Seven Benefits of Adopting Senior Dogs

From The One and Only Wolfgang Coming this Fall

By Steve Greig

Steve Greig who counts celebrities including Kristen Bell and Jillian Michaels among his friends, has made a name for himself rescuing the most “unadoptable” animals. In his forthcoming book, The One and Only Wolfgang (Zondervan/HarperCollins, September 3, 2019), Steve partners with New York Times bestselling author Mary Rand Hess to share his journey from accountant to hero as he tells the tales of adoption and the ups and downs of daily life with 9 senior dogs, a pig, 3 chickens, 2 ducks and a rabbit. The pets others deem unworthy find new life with Steve as he loves them unconditionally, takes them on vacations, shares their antics with almost 1 million fans online, and honors them in their last days.

When I first started adopting senior dogs, I did it to fill a hole in my heart. One horrible day my beloved dog Wolfgang was hit by a car and killed, and grief took over my life.  After a few months I decided I had to deal with this, and I needed something good, something great, to come out of his death. A dog that might live because Wolfgang had died. I went to my local shelter and I adopted the oldest dog they had. He was a 12-year-old chihuahua with four bad knees and a heart mummer and I named him Eeyore. The minute we left the shelter I felt the painful weight of Wolfgang’s death fade away and, in its place, I could now feel the joy radiating from this little dog who previously couldn’t find a home and was running out of time. I wouldn’t have adopted him if Wolfgang hadn’t died and I seriously doubted that anyone else would have either.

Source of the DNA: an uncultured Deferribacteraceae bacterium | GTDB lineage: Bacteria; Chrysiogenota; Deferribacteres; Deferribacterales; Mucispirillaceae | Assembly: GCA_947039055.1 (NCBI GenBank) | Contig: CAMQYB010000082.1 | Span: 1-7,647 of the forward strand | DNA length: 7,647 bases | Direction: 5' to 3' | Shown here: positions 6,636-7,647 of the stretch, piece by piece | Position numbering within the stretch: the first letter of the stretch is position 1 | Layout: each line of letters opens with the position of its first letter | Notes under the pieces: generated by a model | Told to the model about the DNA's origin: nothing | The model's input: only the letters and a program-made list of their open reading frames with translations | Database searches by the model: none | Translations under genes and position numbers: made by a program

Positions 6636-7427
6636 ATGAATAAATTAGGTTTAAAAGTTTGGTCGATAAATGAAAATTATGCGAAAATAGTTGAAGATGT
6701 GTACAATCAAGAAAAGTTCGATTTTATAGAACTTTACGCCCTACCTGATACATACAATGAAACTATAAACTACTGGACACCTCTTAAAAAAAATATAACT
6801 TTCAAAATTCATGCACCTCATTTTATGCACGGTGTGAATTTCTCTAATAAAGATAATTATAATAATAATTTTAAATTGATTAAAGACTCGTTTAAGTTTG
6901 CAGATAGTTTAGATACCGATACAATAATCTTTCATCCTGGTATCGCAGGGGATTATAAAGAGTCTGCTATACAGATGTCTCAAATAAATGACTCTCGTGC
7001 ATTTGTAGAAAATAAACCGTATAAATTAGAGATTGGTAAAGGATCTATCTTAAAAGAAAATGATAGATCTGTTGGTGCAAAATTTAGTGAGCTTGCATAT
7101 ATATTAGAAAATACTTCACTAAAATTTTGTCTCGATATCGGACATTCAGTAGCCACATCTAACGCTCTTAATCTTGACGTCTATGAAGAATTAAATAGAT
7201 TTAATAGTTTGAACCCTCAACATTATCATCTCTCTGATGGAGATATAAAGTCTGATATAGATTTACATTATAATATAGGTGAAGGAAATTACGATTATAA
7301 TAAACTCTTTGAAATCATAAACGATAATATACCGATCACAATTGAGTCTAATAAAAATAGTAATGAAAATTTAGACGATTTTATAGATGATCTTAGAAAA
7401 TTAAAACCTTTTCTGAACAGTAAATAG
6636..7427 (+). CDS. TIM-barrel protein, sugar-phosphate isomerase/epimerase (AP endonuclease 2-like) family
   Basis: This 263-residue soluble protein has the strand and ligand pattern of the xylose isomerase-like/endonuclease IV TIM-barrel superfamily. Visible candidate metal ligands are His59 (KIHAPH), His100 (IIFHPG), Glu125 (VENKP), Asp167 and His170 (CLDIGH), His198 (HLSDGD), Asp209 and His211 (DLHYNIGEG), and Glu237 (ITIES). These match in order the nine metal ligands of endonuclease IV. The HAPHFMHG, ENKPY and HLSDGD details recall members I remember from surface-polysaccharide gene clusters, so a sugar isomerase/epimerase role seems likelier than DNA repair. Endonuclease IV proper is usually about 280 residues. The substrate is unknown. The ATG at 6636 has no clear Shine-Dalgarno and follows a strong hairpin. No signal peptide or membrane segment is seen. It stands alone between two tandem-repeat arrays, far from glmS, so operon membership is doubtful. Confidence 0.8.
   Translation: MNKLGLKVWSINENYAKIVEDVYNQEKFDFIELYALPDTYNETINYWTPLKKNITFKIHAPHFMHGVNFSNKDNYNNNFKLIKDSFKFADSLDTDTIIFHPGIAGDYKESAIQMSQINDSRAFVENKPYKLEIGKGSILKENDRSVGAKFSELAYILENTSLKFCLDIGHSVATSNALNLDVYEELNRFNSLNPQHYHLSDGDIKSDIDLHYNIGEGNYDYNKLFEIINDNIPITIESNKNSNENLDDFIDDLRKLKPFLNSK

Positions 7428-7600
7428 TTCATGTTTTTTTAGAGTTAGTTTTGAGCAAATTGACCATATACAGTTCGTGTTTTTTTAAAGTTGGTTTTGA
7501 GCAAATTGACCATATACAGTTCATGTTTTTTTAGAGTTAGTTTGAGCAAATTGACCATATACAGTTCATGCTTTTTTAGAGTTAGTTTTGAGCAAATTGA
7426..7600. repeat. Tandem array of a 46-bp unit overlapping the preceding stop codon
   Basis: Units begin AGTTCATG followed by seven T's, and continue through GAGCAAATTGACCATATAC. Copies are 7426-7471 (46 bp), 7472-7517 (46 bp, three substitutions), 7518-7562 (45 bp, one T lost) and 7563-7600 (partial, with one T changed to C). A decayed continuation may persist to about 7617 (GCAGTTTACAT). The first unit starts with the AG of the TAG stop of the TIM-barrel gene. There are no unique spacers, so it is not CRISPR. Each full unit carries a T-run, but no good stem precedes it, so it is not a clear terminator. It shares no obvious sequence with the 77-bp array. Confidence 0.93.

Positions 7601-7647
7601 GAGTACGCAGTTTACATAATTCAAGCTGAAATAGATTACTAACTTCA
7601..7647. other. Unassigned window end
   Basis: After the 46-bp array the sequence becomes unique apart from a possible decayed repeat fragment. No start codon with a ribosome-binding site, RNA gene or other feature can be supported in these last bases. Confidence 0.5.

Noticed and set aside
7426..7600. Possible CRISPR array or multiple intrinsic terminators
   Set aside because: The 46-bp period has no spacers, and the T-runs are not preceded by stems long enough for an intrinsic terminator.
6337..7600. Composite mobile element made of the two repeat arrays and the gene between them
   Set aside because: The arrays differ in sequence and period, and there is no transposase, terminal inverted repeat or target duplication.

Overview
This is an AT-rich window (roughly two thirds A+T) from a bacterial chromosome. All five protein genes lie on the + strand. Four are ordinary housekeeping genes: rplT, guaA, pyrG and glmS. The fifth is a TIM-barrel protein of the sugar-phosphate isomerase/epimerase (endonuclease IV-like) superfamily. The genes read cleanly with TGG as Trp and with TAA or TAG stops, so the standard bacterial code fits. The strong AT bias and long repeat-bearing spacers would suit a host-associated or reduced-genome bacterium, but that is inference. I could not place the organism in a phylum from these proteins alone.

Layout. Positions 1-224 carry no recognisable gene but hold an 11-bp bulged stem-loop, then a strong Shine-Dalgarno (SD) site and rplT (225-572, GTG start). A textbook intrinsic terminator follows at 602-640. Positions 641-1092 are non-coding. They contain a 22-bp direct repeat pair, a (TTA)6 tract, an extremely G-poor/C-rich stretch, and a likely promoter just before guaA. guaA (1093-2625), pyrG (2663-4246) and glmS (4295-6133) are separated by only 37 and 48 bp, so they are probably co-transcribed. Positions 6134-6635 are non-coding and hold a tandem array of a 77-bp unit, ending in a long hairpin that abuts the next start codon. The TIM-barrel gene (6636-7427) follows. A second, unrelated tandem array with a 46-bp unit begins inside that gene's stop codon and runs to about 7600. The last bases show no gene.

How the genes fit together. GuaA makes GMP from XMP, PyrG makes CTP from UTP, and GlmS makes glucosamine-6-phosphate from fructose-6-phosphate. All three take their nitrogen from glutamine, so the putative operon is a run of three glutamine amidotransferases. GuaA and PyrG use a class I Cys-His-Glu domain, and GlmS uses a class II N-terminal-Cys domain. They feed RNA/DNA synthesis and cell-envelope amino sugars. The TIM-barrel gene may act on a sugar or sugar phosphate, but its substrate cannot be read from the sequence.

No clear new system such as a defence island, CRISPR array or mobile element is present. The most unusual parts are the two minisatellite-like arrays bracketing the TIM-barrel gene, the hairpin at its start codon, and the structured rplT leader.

Because of Wolfgang’s death Eeyore would live, and that was something I could live with. The effect was so transformative that I did it again, and again and again. I had the space and I had the funds to care for more so when I would hear of another senior dog that needed a home, I would bring them in. Ultimately, I ended up with nine senior dogs in my house (and a pig named Bikini, but that’s another article). When one of the dogs passes and there are only 8 dogs left it feels a little lonely, so I always adopt another in their honor. However, if I dog sit for friends and there are 10 dogs in the house, it becomes overwhelming, so I know 9 is my magic number.

The love and the gratitude I receive back from these desperate old souls has changed my life forever. I realize now not everything has to be about me, and its almost always better when it isn’t. That’s my story in a nutshell.

1. A meaningful life involves giving back to those in need.
2. Over 1.5 million dogs are euthanized in the U.S. each year and senior dogs are usually the last to be adopted, if ever.
3. In my experience, as dogs get older, they become the best versions of themselves.
4. Puppies take a considerable amount of time, patience, and training.
5. Love has no time limit. If you love something for a few months or a few years, it’s still love, and it always matters.
6. Adopting a senior dog sets a considerate example for your kids, your friends, your neighbors, and the world.
7. Loving something or someone for no other reason than it needs to be loved is beautiful.

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